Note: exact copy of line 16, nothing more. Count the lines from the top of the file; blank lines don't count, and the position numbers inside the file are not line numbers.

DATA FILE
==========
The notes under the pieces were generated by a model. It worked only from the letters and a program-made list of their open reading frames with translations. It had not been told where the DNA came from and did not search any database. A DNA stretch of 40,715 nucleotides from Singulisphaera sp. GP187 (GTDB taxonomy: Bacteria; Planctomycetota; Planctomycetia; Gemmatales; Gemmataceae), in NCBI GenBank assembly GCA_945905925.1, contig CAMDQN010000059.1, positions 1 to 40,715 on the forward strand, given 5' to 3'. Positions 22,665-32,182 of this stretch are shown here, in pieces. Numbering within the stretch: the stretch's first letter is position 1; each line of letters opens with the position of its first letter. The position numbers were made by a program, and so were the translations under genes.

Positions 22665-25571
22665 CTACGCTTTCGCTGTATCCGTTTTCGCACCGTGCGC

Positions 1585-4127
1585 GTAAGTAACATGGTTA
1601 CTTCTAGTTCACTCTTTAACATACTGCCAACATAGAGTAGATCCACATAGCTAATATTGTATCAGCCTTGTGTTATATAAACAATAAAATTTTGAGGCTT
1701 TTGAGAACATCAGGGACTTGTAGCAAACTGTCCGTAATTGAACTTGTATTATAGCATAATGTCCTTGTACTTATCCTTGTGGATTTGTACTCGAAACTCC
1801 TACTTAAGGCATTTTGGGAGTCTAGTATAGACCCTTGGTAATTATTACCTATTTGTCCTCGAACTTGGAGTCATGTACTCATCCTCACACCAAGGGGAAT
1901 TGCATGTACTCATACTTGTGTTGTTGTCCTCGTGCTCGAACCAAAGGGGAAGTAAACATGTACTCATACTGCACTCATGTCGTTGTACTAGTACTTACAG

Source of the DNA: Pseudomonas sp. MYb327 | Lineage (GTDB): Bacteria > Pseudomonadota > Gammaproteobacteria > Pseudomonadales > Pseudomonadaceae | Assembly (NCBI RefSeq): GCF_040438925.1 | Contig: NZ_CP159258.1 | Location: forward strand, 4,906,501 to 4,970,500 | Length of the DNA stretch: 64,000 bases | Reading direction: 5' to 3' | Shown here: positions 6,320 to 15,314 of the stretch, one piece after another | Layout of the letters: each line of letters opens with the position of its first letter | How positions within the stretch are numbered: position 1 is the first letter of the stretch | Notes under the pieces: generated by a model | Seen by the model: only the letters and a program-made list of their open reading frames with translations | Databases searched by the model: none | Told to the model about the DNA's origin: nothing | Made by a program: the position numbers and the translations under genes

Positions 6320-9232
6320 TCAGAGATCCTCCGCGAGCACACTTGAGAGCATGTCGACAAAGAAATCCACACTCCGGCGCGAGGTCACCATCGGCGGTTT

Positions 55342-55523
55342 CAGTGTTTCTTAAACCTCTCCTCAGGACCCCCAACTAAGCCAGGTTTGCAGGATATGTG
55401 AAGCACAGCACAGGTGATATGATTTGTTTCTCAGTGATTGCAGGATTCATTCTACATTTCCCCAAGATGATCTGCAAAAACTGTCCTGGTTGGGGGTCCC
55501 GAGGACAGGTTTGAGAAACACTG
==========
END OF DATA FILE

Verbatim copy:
55501 GAGGACAGGTTTGAGAAACACTG